University of Minnesota
School of Physics & Astronomy
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Neil Schroeder

PAN 424 (office), 612-624-7861
schr1077 @


Born and raised just outside of Duluth, I spent my childhood outdoors. Camping, fishing, hiking, sporting clays, competitive indoor archery, rock climbing, ultimate frisbee, longboarding, and reading science fiction novels are just a few of my most common pastimes.

Summary of Interests
Modelling radiation damage in lead-tungstate crystals

About My Work

The LHC has several main experiments. The Compact Muon Solenoid (CMS), one of these experiments, has several subdetectors. The Electromagnetic Calorimeter (ECAL) is a subdetector designed to track and reconstruct charged particles ejected from proton proton collisions. The detection relies on the use of lead tungstate crystals which break down as they are exposed to radiation damage. Modelling this damage and understanding how it affects the measurements made through the crystals allows us to accurately quote systematic errors, thus improving our measurements of quantities such as the mass of the Higgs boson. This is the main focus of my research.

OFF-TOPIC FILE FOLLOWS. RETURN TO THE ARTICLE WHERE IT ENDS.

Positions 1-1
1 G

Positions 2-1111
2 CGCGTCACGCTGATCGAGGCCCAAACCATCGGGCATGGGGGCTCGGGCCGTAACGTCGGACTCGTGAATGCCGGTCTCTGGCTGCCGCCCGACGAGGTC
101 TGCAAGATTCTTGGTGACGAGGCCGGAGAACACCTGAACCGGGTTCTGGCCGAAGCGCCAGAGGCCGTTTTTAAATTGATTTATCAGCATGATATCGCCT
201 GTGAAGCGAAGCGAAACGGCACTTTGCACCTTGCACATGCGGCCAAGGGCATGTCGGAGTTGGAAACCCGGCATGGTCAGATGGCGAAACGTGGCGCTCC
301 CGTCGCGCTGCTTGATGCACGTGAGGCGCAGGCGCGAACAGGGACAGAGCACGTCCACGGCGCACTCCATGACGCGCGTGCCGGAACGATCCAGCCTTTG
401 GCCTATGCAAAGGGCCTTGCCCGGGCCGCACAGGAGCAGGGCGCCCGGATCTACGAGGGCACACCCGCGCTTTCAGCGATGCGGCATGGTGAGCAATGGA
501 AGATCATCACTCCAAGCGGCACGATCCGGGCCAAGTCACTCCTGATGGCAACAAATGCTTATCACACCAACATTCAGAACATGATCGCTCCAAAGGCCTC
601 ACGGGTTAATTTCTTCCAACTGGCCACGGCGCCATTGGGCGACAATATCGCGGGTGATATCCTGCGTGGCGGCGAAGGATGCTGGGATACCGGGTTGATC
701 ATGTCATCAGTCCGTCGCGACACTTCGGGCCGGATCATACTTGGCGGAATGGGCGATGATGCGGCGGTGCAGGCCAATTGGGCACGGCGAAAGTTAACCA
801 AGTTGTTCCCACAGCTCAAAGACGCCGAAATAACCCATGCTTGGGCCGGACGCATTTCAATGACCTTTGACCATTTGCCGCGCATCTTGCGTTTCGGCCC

B.S. Physics, University of Minnesota, 2017
Ph.D. Experimental HEP, University of Minnesota, in-progress